For the majority of us, writing and giving a eulogy is something we have no experience of, and therefore we may find it difficult to know where to start. There is no right or wrong way to compose a eulogy; each is as unique as the person giving it and the person it describes, whether that be a eulogy for a best friend or your fathers eulogy. It should however be positive, no more than 5-10 minutes, and if spoken from the heart be memorable and moving for all concerned.
How to Write and Present a Eulogy
Firstly, as you write down all your thoughts and feelings of the deceased, gather as much information from close family and friends, as well as their old acquaintances from work or even school as you can. They will hopefully be able to add to your own memories and stories. Writing a eulogy does not have to be done totally by yourself, getting others to contribute like this, not only helps you, but will make others feel like they are contributing, and may help them with their grieving too.
Looking at old photographs can jog the memory, reliving old times, old places, old achievements. Most eulogies tend to be written in chronological order starting with childhood and working all the way through the highlights of their life. Some pick one particular theme to follow, whilst others focus on just 3 things that were important to the person in question – family, friends, sports, music, drama, travelling – what were their particular passions?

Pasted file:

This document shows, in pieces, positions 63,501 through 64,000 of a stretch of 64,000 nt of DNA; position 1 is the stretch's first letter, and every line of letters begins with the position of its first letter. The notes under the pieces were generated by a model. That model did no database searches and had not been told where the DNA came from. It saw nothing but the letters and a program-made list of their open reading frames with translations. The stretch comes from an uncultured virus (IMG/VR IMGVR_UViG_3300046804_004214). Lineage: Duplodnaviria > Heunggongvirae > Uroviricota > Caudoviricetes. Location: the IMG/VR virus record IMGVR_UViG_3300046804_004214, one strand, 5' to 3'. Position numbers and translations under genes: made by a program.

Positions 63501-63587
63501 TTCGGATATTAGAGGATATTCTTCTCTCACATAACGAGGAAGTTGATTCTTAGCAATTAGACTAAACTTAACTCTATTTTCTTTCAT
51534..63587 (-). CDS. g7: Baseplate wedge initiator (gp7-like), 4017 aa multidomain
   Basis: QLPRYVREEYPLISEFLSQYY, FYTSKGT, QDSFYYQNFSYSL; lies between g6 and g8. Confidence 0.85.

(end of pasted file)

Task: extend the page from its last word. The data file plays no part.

Concluding the eulogy is just as important as the start and content. If you find yourself struggling, then perhaps a poem (see funeral poems below), famous quote, or lines from a favourite song would be appropriate?
Once you think you’ve got everything down, then as with any speech, it will need to be reviewed and edited, then practiced and polished, concentrating also on delivery and pace . Being prepared is one of the most effective ways to alleviate any anxiety.
Lastly, don’t worry if you become emotional during the eulogy, showing feelings at a very sad time is perfectly normal and healthy. Having somebody designated to continue with the eulogy should you become too overwhelmed, however, is always a good idea. Just remember that everyone there will appreciate that you are standing up to speak, and are with you before you even start.
Your eulogy is a loving gift to your fellow mourners, and it will be remembered by many for years to come. By sharing your honest, heart-felt thoughts and memories about your friend or family member who died, you will help to begin the process of healing that lies ahead for the living.
If you need more help writing a Eulogy, then try out www.eulogywriter.com.au for tips and advice.
Alternatively, if you would like to employ the services of a Professional Eulogy Writer:
www.eulogywriter.com.au will also write one for you (approx. £80), or
www.eulogywriters.com who as well as writing personal eulogies, also offer off the shelf (fill in the blank) packs.